Business hopes are high at Telefonica in acquiring O2, a deal that was officially announced Monday after weeks of speculation.
The Spanish company, which is the world's fifth-largest telecommunications group in terms of market value, said it will pay $31.5 billion for the British mobile provider by paying $3.55 per O2 share, which is about 22 percent more of the company's closing price last Friday.
The former state-owned enterprise dominates the telecommunications markets in Spain and Latin America with about 145 million subscribers worldwide. It has not, however, been as successful in expanding across the European continent, and the buyout of the British mobile group is expected to bolster Telefonica's presence in Britain and Germany in particular.
In a news release, Telefonica stated that "the combination with O2 is a logical step for Telefonica in pursuing its strategic goal of providing its shareholders with both growth and cash returns," adding that the buyout will "provide enhanced scale by entering two of Europe's largest markets, Germany and (Britain), with critical mass."
Certainly, the corporate climate that prevails in the two companies is not dissimilar, as O2 itself was part of British telecommunications giant British Telecom until November 2001, when it became an independent carrier. It currently has about 25 million subscribers in Britain, Ireland and Germany.
Telefonica Chairman Cesar Alierta stated, "O2 is an excellent company that, driven by a top class management team, has been able to become one of the highest growth mobile operators in Europe. Its integration in the Telefonica group will enhance our growth profile, it will allow us to gain economies of scale, it will open the group to the two largest European markets with sizeable critical mass and it will balance our exposure across business and regions."
Meanwhile, O2 Chairman David Arculus welcomed the buyout, stating that the deal is "an excellent opportunity for O2 shareholders to realize significant value in cash now. ... Our successful brand will be retained and extended bringing benefits to both customers and employees as part of an enlarged, strengthened group."
In a phone conference with reporters shortly after the announcement, O2 Chief Executive Peter Erskine said that the company was "very excited" about the company's prospects going forward, adding that the Spanish phone group will "have no overlapping territory, so they will be able to offer our customers better roaming and better services around the world." Both Arculus and Erskine will have seats on Telefonica's board if the deal goes through. The companies expect the move to be completed by February 2006, pending shareholders' approval.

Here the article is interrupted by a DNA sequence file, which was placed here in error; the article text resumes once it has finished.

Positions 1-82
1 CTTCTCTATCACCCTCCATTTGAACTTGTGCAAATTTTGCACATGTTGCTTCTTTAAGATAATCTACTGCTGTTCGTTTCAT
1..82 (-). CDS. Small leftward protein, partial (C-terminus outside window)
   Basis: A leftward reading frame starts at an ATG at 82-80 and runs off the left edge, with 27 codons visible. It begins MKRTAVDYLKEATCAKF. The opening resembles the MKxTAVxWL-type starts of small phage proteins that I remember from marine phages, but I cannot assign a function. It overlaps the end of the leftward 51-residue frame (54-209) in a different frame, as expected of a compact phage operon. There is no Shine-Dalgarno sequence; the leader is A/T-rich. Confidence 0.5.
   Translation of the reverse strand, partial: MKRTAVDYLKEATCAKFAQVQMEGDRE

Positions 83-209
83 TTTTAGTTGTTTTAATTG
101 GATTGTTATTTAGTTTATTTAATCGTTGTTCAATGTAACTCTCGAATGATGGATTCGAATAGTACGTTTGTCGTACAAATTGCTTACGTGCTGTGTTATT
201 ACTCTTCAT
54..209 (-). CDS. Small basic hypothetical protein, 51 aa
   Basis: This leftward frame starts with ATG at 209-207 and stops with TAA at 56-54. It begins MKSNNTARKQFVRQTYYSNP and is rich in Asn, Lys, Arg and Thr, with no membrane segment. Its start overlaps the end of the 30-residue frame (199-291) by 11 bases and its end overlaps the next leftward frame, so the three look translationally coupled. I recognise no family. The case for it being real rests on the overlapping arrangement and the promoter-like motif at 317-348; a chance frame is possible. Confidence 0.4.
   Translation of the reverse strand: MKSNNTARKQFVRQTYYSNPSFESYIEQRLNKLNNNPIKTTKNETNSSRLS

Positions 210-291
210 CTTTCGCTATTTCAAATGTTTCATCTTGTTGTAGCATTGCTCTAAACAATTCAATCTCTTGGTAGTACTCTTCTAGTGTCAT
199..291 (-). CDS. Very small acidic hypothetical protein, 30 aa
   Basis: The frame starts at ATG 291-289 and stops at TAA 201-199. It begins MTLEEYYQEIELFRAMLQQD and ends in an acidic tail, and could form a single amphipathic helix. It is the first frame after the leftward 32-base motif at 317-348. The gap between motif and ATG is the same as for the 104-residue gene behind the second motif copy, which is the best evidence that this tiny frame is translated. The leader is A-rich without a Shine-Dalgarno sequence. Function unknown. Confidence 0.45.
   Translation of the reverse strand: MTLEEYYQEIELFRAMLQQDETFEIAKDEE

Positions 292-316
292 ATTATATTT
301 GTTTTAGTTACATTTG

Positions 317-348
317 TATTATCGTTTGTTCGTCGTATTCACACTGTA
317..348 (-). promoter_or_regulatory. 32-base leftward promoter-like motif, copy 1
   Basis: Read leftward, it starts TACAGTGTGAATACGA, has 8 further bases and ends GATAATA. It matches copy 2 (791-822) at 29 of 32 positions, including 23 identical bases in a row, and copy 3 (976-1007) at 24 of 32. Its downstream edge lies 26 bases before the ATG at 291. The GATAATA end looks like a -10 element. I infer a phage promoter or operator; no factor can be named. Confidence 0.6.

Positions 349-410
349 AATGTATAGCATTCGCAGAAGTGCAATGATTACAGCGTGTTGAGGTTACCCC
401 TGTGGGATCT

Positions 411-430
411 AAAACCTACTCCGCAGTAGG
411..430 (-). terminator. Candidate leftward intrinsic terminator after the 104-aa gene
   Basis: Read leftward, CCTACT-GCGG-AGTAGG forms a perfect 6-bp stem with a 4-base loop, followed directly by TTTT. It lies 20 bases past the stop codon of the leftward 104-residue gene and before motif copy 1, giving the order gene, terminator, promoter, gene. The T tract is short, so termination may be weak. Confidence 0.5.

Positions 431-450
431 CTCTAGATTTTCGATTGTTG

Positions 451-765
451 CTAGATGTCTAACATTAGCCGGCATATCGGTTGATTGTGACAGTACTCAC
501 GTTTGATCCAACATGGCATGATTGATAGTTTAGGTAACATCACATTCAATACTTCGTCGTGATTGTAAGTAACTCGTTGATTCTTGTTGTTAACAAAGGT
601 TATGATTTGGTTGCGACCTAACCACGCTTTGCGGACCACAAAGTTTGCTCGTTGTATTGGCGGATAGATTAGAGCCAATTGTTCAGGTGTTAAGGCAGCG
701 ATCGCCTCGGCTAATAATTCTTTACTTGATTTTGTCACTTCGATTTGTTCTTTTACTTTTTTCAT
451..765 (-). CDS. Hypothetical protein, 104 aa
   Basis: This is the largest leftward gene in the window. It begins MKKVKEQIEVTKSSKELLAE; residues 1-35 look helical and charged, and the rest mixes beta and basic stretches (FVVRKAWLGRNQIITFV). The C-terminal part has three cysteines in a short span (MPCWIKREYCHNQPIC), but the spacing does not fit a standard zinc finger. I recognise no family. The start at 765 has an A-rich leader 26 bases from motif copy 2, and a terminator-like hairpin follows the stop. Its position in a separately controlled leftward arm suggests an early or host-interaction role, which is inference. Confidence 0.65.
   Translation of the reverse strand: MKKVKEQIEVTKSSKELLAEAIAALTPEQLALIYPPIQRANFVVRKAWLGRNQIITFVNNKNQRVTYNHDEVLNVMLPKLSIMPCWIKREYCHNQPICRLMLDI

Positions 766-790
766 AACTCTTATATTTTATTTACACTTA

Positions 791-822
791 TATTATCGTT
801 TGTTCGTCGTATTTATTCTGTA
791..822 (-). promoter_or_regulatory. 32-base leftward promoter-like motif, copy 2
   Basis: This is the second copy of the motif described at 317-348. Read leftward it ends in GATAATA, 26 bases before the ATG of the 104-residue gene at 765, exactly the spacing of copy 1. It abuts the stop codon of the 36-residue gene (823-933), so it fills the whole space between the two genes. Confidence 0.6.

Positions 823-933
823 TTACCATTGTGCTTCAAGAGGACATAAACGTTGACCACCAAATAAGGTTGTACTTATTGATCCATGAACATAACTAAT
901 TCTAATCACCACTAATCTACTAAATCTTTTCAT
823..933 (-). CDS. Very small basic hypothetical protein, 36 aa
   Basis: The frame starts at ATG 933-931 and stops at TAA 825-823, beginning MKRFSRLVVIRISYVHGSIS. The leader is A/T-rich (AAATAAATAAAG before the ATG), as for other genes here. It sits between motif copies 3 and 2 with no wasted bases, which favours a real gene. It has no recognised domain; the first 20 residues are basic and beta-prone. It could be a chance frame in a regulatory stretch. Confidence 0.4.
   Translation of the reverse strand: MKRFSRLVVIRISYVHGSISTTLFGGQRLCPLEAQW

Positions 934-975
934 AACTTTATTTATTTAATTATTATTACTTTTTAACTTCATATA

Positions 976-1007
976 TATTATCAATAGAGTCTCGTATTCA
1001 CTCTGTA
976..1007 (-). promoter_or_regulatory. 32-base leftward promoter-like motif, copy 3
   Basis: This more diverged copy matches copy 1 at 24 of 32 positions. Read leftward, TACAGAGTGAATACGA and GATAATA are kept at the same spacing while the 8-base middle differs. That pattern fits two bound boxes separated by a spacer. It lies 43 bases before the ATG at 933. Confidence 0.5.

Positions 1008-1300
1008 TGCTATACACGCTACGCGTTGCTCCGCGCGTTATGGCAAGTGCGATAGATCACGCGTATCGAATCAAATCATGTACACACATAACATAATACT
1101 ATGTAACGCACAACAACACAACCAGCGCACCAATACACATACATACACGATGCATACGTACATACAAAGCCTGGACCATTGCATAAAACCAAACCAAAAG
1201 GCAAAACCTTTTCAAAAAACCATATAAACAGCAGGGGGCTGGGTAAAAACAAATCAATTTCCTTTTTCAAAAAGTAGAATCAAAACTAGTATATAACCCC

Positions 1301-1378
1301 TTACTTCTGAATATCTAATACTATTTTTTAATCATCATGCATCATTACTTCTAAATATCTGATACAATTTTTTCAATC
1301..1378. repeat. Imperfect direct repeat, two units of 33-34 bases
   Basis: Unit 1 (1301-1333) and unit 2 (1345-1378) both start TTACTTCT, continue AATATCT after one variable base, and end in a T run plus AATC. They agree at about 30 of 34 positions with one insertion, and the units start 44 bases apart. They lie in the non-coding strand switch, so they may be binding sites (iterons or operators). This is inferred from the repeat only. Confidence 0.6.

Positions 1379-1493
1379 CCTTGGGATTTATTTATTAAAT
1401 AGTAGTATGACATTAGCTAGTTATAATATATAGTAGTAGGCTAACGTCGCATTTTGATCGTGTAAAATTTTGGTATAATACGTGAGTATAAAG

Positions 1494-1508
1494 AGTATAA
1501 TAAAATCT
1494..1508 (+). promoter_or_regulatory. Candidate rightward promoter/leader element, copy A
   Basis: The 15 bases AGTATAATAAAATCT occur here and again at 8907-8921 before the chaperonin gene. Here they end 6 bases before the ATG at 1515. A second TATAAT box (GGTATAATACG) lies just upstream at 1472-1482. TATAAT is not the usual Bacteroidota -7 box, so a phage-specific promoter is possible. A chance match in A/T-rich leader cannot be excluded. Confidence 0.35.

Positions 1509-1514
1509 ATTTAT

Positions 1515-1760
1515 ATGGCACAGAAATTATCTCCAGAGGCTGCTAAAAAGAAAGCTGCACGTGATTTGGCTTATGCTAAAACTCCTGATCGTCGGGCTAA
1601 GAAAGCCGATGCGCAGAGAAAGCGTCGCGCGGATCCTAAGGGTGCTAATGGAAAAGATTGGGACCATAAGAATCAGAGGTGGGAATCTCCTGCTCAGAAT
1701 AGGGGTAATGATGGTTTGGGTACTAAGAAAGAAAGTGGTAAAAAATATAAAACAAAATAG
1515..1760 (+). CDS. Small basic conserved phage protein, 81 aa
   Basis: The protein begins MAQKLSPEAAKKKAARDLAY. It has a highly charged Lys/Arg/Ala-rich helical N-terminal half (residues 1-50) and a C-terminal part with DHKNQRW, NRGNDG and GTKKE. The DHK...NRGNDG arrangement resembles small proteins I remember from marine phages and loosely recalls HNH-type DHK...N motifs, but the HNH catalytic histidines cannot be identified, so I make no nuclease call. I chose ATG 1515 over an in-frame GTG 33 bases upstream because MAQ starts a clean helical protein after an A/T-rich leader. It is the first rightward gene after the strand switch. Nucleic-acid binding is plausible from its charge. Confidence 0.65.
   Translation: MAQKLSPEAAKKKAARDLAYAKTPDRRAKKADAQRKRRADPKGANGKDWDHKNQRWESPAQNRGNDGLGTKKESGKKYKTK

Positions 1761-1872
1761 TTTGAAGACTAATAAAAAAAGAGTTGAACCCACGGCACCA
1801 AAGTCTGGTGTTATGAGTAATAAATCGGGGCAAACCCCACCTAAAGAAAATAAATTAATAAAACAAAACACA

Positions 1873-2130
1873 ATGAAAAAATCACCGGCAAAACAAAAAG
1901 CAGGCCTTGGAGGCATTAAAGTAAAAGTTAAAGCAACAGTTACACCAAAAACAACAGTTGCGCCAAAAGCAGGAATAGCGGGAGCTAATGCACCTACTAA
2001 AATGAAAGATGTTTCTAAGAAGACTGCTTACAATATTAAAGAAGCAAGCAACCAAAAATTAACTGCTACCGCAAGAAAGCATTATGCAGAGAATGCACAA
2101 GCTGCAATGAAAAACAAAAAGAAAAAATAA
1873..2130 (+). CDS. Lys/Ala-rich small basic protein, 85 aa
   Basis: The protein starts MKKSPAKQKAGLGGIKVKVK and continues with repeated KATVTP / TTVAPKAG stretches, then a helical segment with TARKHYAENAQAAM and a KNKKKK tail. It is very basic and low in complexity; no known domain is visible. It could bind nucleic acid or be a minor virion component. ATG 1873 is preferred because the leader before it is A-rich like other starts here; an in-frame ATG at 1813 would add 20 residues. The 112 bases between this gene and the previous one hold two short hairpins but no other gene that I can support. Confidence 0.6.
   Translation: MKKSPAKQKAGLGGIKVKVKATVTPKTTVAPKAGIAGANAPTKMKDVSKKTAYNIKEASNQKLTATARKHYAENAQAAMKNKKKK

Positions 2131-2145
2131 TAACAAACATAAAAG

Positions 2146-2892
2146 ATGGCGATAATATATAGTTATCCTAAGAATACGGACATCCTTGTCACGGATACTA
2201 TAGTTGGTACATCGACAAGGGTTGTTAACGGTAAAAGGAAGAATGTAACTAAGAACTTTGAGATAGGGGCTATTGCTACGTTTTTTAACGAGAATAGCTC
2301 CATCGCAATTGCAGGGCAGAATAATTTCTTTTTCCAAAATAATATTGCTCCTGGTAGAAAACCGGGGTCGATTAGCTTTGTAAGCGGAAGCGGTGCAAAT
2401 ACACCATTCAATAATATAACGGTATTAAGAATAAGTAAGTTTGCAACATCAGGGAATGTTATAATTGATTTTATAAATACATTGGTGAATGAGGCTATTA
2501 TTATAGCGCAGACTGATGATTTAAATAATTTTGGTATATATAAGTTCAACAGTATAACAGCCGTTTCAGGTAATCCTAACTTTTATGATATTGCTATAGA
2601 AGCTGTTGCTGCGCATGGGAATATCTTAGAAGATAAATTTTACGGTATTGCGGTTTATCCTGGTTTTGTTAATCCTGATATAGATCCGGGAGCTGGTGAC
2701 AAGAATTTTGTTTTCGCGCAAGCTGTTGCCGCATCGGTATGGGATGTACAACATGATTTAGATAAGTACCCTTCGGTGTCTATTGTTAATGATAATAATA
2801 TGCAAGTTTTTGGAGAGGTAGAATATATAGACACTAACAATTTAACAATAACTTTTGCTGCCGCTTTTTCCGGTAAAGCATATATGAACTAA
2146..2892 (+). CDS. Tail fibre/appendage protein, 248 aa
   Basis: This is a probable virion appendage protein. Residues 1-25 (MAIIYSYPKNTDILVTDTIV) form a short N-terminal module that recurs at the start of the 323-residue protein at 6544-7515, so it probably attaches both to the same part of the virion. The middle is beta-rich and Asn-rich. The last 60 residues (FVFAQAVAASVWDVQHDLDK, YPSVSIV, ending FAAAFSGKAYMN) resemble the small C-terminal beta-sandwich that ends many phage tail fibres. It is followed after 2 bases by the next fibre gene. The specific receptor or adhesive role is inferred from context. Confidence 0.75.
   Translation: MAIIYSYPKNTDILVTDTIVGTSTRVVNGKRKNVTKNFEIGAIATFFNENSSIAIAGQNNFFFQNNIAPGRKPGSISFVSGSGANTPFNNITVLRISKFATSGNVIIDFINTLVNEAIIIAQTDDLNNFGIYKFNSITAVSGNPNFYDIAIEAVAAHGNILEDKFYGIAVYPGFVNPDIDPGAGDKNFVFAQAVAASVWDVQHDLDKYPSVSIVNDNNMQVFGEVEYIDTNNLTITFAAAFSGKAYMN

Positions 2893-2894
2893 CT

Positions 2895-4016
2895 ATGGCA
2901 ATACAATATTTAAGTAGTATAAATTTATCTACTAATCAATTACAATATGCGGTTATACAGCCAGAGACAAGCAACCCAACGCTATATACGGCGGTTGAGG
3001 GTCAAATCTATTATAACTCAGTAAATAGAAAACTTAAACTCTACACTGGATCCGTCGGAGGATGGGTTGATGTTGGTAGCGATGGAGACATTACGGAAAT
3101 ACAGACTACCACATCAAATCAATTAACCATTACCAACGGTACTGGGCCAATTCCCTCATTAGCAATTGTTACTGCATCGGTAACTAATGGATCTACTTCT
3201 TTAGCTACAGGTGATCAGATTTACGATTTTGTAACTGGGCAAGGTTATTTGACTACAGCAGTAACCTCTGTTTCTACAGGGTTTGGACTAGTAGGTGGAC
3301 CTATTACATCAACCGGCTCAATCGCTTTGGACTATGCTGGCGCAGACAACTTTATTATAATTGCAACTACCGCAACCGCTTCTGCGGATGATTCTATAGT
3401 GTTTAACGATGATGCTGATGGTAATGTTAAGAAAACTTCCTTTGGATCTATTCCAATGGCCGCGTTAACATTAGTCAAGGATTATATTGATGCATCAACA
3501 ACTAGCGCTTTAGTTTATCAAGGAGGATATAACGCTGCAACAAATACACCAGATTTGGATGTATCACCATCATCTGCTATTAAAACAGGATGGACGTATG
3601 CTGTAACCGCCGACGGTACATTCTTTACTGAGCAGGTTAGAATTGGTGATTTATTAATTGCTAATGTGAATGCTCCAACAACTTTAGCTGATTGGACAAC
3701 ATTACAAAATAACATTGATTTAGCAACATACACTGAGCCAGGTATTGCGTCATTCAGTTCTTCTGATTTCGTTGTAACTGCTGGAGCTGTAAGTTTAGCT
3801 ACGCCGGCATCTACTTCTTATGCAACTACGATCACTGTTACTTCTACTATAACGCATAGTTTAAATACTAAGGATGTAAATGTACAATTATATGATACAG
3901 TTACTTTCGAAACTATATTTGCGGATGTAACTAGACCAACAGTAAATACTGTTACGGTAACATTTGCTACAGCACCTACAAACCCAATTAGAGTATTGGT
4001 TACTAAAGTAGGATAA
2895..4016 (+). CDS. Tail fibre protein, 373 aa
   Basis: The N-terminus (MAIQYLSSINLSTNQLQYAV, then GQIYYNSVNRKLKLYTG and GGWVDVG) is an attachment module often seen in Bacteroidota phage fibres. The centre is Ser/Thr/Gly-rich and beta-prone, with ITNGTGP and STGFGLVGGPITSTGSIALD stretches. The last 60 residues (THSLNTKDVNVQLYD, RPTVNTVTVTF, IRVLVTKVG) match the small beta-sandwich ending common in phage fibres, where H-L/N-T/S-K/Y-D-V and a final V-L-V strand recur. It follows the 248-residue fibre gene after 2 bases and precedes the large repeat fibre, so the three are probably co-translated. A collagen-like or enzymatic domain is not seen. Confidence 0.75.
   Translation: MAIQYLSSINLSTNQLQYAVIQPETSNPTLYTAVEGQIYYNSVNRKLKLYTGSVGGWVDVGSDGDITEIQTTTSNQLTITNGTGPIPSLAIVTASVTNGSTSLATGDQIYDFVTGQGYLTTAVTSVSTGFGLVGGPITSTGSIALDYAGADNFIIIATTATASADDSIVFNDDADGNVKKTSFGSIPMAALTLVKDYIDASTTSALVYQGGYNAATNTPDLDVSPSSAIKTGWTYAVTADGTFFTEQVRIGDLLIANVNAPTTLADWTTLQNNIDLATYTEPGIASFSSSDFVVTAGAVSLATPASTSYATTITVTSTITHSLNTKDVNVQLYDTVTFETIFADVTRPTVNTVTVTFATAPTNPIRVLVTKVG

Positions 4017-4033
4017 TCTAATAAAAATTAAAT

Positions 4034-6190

Investors have warmly welcomed the news, or at least those with shares in the British mobile company have, as O2's stock price soared 25.42 percent to 206. Telefonica, meanwhile, saw its share price tumble 2.94 percent to 13.22.
Still, analysts largely agree that the deal is good for both companies, and not just O2.
"This is, potentially, good news for both operators. For Telefonica, it allows it to enter two of the largest European markets in terms of subscribers and revenues, as well as two of the most advanced and highly competitive markets: U.K. and Germany," said Marta Munoz Mendez-Villamil, senior analyst at Ovum, a private London-based telecommunications research group.
"For O2, it was something bound to happen. They were operating in a market with large players like Vodafone, France Telecom and Deutsche Telekom. They had become too small a fish, and sooner or later were to be eaten," she added.
Copyright 2005 by United Press International
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